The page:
A buyer was found for the embattled airline last year – but some sources within the fiscal institution have told Bloomberg that they see the agreement as a ‘threat to South Africa’, given that the terms hammered out have put the government in a terrible position…
- Buyers Takatso Consortium took a 51% shareholding in South African Airways last year.
- Indeed, 51 seems to be the lucky number – that’s how many rand it cost to secure the majority stake of SAA.
- The Treasury now believes this sale ‘is a threat to SA’, as the terms of the deal heavily favour Takatso.
- That’s because the buyers have the right to determine if any ‘ongoing liabilities’ for SAA must be settled by the government.
- It is feared the terms may result in the state ‘providing funds in excess of its shareholding’.
- During a hearing this week, Finance Minister Enoch Godongwana insisted that the substance of the Treasury’s letter ‘still stands’.
SAA allegedly sold ‘for the same price as a pint of beer’
The most eye-catching detail in the Treasury’s reported response, however, comes when it refers to the cost of its majority stake – which was apparently valued at no more than ‘a few US dollars’ – or R51, to be precise.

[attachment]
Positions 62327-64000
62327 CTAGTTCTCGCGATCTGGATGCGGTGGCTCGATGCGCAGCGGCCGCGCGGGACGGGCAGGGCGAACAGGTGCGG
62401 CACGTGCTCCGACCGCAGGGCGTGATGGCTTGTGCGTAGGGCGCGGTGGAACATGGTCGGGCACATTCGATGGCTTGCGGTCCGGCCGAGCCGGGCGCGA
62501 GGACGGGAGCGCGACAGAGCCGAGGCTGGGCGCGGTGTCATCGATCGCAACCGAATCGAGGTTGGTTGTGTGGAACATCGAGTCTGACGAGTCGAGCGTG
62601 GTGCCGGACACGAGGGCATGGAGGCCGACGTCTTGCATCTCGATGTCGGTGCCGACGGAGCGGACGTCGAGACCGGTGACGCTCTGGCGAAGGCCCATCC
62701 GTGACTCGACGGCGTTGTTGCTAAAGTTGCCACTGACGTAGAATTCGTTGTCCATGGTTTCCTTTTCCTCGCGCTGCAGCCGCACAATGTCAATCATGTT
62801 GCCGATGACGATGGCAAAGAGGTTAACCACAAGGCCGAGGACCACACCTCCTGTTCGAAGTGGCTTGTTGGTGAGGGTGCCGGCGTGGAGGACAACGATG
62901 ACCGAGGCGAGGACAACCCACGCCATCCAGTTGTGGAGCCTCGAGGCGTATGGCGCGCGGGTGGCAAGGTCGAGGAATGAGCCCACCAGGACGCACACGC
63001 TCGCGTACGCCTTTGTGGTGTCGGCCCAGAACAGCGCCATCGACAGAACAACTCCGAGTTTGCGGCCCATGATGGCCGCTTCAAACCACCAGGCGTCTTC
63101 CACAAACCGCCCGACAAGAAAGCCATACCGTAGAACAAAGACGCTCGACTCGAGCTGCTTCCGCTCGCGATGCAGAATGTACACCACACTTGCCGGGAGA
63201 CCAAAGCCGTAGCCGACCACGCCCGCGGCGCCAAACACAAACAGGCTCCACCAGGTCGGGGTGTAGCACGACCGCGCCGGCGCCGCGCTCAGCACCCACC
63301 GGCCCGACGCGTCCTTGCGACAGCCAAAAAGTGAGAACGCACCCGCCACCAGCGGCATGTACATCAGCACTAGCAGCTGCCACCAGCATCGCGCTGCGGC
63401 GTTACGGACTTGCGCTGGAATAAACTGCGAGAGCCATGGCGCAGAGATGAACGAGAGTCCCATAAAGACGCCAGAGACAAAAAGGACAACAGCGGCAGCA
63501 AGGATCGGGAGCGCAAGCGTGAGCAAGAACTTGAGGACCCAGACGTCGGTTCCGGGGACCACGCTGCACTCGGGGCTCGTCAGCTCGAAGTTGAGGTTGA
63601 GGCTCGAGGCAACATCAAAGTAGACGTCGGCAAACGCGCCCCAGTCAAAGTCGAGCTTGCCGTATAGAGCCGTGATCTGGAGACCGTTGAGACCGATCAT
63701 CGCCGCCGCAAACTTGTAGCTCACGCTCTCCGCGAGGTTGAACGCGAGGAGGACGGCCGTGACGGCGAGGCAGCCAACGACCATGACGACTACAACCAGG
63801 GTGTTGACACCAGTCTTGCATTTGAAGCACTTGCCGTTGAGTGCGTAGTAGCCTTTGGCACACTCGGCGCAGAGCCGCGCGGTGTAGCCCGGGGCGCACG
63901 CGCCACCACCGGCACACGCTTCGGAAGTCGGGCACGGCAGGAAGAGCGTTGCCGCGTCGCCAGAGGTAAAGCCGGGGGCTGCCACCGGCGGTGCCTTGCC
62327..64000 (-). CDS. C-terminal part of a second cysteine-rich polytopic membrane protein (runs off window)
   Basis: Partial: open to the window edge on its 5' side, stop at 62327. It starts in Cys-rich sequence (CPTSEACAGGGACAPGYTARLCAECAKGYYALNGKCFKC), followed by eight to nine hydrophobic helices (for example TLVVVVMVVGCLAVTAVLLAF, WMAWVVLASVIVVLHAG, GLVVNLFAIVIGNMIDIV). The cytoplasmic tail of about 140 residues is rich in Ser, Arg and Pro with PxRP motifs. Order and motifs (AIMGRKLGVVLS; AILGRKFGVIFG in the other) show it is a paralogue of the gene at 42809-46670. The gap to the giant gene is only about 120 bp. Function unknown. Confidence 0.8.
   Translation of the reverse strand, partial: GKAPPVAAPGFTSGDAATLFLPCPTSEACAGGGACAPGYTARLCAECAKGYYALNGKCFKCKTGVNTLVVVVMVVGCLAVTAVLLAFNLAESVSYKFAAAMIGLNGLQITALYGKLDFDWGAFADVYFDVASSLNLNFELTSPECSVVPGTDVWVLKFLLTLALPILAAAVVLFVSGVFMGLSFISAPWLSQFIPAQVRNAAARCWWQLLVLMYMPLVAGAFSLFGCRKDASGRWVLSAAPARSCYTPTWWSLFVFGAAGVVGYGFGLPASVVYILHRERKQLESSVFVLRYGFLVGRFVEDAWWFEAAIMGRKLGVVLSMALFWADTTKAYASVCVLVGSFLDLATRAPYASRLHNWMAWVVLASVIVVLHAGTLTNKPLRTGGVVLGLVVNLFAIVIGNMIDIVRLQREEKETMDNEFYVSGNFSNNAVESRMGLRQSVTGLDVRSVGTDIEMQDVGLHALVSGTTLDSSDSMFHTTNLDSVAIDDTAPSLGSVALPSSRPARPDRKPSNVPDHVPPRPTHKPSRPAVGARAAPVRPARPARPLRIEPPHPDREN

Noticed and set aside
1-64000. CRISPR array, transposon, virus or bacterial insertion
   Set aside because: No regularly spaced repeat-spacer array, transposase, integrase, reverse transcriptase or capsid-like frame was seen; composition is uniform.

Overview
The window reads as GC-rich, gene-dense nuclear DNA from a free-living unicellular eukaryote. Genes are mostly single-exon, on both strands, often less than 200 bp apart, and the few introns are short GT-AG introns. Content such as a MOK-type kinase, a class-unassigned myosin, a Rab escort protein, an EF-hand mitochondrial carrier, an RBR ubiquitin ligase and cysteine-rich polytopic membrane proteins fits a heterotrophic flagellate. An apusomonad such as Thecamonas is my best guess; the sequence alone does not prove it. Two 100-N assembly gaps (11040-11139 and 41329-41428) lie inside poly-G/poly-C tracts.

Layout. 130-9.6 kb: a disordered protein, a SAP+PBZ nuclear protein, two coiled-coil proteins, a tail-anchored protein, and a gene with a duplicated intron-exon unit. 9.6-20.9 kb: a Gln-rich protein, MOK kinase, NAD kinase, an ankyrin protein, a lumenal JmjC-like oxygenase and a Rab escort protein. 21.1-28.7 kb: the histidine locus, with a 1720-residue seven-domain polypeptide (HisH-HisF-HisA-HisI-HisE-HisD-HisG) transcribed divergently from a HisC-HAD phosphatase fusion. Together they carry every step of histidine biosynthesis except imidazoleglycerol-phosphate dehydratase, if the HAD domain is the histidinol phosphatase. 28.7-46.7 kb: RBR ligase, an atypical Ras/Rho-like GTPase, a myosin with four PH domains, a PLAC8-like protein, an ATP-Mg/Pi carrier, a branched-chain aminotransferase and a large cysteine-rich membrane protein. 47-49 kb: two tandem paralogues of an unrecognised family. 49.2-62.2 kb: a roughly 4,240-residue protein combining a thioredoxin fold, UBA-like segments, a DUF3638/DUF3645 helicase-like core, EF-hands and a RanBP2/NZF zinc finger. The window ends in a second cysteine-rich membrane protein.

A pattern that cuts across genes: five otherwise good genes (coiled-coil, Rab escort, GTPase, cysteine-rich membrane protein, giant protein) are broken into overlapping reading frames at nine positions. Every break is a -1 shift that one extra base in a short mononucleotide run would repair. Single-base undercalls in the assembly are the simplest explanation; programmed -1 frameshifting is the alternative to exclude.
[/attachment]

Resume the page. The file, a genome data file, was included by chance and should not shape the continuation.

“The terms may result in the state providing funds in excess of its shareholding… The strategic equity partner may assume very minimal shareholder risk for the acquisition of a majority shareholding a the purchase price of 51 rand [about $3.16].”
The controversy has been picked up online, and social media users have reacted with horror to the purported small print in the SAA deal. Tito Mboweni, the Finance Minister at the time of the sale, posted this indirect response to the critics.
Something that I have learned in the private sector: do not be emotionally attached to your business units. Sell if needs be. Why the SA government has this attachment to SAA is mind boggling. I will leave it here.
— Tito Mboweni (@tito_mboweni) May 10, 2022